And he said it was clear that taxation had to change in a “complex global digital economy.” Rich countries have struggled to agree on a way to raise taxes for large multinational corporations like Google, Facebook and Amazon. “We cannot continue to rely on a tax system that was largely designed in the 1920s,” Sunak said as he opened the meeting in London.
“And I’ll just say this – the world has noticed it. And I think they have high expectations for what we can all agree to over the next few days.”
Finance ministers including Janet Yellen of the United States and their contemporaries from Japan, France, Canada, Germany and Italy attended the summit at Lancaster House.
But the biggest challenge remains to reach an agreement on tax reform which could then be presented to a larger group of countries, the G20, at a summit in Venice in July.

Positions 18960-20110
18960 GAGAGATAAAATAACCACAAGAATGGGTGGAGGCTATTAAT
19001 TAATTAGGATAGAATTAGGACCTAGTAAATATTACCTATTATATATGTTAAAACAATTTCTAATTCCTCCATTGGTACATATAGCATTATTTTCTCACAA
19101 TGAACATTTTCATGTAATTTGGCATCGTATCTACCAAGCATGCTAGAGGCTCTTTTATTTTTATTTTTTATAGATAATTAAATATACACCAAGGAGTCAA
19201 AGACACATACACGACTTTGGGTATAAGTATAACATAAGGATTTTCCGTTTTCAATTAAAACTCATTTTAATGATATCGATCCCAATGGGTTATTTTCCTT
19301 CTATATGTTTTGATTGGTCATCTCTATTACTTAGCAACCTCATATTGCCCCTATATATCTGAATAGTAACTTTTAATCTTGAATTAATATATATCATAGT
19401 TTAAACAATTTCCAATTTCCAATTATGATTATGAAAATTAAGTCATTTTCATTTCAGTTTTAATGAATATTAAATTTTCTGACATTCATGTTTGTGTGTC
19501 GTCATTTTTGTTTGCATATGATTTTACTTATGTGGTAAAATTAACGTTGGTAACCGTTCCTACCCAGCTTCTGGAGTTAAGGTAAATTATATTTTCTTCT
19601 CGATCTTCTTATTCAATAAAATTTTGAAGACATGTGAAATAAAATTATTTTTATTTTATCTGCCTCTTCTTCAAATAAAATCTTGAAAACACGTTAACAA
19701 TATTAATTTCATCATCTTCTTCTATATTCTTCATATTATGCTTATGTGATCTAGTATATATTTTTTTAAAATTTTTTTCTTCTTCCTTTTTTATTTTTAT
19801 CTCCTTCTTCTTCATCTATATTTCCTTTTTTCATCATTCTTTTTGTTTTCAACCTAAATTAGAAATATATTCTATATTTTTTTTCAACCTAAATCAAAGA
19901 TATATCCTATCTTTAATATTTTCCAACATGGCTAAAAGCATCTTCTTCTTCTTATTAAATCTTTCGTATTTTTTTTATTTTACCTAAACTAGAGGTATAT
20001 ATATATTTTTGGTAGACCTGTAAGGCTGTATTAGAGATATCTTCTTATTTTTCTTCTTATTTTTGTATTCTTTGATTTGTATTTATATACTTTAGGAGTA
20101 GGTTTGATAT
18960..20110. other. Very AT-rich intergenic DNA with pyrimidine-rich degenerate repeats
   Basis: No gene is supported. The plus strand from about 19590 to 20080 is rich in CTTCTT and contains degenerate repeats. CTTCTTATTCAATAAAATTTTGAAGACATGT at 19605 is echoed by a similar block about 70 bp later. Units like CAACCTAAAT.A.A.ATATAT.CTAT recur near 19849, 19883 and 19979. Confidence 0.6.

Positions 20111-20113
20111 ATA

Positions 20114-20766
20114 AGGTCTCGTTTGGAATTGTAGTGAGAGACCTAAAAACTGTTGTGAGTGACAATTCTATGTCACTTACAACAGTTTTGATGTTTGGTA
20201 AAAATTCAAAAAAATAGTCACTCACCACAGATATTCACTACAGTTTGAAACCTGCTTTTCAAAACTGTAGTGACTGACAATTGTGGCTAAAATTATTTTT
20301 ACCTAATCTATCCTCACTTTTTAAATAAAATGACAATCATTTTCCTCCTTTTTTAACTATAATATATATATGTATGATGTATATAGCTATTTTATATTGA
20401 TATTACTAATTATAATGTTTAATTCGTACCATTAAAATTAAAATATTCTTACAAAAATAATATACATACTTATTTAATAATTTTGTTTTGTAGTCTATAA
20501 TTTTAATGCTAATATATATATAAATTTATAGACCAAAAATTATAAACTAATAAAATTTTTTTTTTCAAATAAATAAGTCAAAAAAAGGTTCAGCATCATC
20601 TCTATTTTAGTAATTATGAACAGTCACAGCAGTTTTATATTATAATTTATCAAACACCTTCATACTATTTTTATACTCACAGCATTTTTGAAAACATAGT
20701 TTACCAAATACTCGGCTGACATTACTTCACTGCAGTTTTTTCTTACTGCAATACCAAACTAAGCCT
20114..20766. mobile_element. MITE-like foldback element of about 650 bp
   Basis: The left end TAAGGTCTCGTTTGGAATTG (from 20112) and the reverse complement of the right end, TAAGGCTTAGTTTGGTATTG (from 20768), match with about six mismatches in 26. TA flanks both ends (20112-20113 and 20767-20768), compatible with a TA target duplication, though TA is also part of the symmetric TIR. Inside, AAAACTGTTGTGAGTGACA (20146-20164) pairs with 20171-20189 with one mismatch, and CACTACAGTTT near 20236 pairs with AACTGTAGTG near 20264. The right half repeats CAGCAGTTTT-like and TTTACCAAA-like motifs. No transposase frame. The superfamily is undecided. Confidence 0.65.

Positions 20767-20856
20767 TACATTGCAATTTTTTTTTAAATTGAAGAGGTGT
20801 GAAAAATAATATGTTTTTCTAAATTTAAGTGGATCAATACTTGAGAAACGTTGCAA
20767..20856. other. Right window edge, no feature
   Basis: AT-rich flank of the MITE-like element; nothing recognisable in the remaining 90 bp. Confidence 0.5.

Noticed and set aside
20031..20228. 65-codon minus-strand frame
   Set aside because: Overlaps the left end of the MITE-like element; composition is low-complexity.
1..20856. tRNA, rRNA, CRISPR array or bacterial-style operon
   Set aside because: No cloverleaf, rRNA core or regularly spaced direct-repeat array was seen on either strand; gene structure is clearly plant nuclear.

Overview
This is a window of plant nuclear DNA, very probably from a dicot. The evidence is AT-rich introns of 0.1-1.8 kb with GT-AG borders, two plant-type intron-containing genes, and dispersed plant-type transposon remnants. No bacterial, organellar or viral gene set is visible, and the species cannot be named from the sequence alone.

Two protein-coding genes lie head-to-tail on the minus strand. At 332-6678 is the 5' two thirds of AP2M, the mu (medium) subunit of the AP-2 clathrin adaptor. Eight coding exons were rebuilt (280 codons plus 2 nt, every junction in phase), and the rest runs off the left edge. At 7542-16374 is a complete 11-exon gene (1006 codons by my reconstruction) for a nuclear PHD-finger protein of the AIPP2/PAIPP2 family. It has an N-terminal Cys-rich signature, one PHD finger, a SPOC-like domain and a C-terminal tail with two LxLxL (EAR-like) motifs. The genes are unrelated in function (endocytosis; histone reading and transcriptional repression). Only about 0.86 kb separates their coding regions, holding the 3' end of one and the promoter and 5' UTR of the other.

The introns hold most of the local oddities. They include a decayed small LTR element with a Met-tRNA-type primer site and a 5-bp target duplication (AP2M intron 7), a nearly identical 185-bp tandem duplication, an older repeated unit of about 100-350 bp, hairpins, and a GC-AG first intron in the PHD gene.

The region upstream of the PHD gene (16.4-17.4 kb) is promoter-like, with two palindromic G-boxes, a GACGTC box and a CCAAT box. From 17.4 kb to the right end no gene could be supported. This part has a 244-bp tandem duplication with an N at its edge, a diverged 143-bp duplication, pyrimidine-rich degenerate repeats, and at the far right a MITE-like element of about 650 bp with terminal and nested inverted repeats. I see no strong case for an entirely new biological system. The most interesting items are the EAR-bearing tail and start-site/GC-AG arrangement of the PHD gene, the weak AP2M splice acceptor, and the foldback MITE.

In a joint letter on Friday, the finance ministers of Germany, France, Spain and Italy wrote that they “would commit to defining a common position on a new international tax system in London”.
The US Treasury expects a fuller deal when Joe Biden and other government leaders meet at the G7 in Cornwall on June 11.
The United States has proposed a minimum global corporate tax rate of at least 15% on the 100 largest and most profitable companies in the world.
Britain, Germany and France are open to this, but want to make sure that companies like Amazon – which have lower profit margins than other tech companies – don’t escape the net.
But just as important to Britain and many other countries, companies pay more tax where they make their sales – not just where they make a profit or set up their headquarters.